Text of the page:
The Tale of Princess Kaguya

The Tale of Princess Kaguya

2014, PG, 137 min. Directed by Isao Takahata. Voices by Chloë Grace Moretz, James Caan, Mary Steenburgen, Darren Criss, Lucy Liu, George Segal, James Marsden, Beau Bridges, Oliver Platt, John Cho, Dean Cain.

REVIEWED By Marjorie Baumgarten, Fri., Oct. 31, 2014

Stunningly beautiful, the latest animated film from Japan’s Studio Ghibli is a real work of art. The hand-drawn film by Isao Takahata (Grave of the Fireflies, My Neighbors the Yamadas), the legendary studio’s co-founder with Hayao Miyazaki (Spirited Away), is based on a well-known 10th century Japanese folk story, “The Tale of the Bamboo Cutter.” This folk tale about a magical child has even been cited by some scholars as an early and elegant work of science fiction. However, it’s also possible to bypass all this baggage and just approach The Tale of Princess Kaguya as the gorgeous and expressive film that it is.

Using minimal lines and a visual style and coloring modeled after Japanese watercolors, the film reaches its greatest glory when capturing motion. The motions appear lifelike and emotionally charged, and the pastels present a stark contrast to the harder look we associate with the majority of modern anime. Almost any frame of the movie can be excised and placed on a wall for continual viewing pleasure: It’s that lovely.

The story opens as an aging bamboo cutter discovers a miniature princess in a glowing bamboo stalk and, cupping the strange creature in his hands, brings her home to his wife, whereupon the tiny figure morphs into a human baby they call Kaguya. From there, the infant grows in rapid, unearthly spurts, while playing with her friends (who call her “L’il Bamboo”) and remaining the apple of her adopted parents’ eyes. When the bamboo cutter later finds gold coins and exquisite cloths in the base of another bamboo shoot, it’s little wonder that he takes it as a sign he should move the family to the city and raise little Kaguya as a princess. At first resistant, the spritely young woman eventually kowtows to her lessons in restrictive womanhood, and multiple suitors come courting. Eventually, Kaguya discovers what she was meant to do with her life, even though it takes her away from the people she loves.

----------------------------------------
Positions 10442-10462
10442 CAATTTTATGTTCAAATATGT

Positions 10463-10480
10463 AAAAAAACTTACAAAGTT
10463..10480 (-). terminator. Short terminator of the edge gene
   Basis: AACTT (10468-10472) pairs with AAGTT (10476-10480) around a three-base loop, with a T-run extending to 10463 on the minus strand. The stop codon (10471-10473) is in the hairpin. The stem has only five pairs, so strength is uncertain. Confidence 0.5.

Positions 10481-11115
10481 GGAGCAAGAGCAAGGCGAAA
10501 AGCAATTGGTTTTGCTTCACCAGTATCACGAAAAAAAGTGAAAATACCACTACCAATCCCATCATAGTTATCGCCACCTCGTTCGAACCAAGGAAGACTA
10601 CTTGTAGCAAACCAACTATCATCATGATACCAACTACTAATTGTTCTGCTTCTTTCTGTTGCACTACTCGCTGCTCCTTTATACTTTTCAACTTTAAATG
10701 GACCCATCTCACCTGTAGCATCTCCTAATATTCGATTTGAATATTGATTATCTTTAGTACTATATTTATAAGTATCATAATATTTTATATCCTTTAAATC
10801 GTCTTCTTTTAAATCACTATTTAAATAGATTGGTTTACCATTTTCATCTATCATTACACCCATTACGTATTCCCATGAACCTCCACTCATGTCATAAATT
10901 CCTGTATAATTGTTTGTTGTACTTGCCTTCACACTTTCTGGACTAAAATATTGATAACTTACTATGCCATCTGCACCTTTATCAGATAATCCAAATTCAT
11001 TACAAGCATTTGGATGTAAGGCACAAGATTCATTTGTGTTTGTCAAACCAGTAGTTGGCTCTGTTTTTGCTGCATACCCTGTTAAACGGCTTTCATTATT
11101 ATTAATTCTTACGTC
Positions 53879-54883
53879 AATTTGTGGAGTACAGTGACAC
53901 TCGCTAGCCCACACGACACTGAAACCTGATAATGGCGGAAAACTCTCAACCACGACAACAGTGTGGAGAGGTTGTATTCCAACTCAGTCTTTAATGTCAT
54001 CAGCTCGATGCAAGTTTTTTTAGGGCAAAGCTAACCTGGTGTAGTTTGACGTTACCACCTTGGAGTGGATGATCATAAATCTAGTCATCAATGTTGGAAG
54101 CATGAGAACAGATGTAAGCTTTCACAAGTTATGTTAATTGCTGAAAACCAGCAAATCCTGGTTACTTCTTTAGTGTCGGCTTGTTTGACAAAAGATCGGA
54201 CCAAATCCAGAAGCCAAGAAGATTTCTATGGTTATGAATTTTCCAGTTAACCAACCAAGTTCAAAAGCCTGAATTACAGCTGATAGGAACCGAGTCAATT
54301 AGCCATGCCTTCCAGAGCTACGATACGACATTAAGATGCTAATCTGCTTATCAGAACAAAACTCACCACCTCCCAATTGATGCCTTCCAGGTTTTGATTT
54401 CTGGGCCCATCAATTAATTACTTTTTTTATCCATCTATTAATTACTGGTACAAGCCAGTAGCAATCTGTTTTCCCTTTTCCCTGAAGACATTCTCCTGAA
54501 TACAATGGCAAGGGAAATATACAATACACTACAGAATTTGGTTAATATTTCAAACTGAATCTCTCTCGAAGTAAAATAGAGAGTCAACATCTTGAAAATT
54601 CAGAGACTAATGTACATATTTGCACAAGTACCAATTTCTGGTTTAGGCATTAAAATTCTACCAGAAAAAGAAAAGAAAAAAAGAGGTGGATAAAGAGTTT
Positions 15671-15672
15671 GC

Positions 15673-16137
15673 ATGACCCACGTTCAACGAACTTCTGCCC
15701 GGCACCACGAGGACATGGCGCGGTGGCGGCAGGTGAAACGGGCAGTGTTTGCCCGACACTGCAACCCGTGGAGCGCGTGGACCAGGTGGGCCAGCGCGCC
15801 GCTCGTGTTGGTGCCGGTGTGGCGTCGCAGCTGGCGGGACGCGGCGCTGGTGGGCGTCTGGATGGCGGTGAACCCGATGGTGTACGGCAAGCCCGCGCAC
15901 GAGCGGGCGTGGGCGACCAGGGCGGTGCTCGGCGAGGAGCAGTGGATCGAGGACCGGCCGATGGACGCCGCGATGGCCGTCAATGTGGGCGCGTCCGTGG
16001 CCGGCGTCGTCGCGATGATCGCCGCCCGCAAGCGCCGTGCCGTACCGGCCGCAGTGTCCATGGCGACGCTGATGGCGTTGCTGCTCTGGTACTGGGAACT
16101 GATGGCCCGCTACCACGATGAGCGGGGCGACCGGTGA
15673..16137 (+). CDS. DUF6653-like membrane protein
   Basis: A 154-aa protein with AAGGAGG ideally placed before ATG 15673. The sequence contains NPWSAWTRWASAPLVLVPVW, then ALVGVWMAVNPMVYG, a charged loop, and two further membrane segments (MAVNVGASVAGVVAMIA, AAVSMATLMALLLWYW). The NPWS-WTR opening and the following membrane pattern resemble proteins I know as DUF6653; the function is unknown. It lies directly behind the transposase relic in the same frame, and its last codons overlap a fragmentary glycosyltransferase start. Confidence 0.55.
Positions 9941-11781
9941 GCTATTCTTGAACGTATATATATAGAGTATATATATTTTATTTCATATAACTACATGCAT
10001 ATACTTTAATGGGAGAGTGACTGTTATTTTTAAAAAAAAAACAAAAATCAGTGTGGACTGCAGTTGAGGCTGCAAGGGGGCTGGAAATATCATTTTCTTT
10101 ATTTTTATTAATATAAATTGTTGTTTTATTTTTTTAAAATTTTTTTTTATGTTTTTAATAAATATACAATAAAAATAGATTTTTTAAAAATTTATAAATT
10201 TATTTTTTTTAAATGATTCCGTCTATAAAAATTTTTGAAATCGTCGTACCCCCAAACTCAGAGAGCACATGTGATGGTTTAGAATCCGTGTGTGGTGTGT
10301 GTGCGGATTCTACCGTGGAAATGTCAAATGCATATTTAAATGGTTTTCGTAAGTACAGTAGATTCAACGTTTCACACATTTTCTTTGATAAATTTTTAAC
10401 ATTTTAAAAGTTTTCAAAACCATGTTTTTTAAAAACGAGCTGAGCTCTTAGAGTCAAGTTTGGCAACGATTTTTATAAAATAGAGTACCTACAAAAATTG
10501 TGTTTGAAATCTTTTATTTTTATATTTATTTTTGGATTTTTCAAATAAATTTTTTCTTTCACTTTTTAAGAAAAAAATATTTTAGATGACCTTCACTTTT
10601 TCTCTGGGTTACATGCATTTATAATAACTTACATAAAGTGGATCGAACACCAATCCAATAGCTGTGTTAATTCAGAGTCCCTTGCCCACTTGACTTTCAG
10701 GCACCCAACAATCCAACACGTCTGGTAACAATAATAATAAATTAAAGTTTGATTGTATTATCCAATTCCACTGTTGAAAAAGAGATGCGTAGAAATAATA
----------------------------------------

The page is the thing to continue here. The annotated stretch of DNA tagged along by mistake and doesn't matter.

The Tale of Princess Kaguya is screening in a kid-friendly dubbed version during the daytime and the subtitled original in the evenings. Although I’ve only seen the subtitled version, I can recommend the film’s suitability for young viewers, but do note that its themes and uncompromising ending render it a hard PG. It’s a little too complex for the littler tots, and even the older ones might get a bit squirmy due to the two-hour-plus run time, but girls, especially, should be receptive to the story’s fairy-tale qualities in which a child grows to young womanhood while discovering the reasons why she rejects all her suitors and has always had a nagging sense of not belonging to her surroundings. Princess Kaguya belongs in the film-princess pantheon.

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The Tale of Princess Kaguya, Isao Takahata

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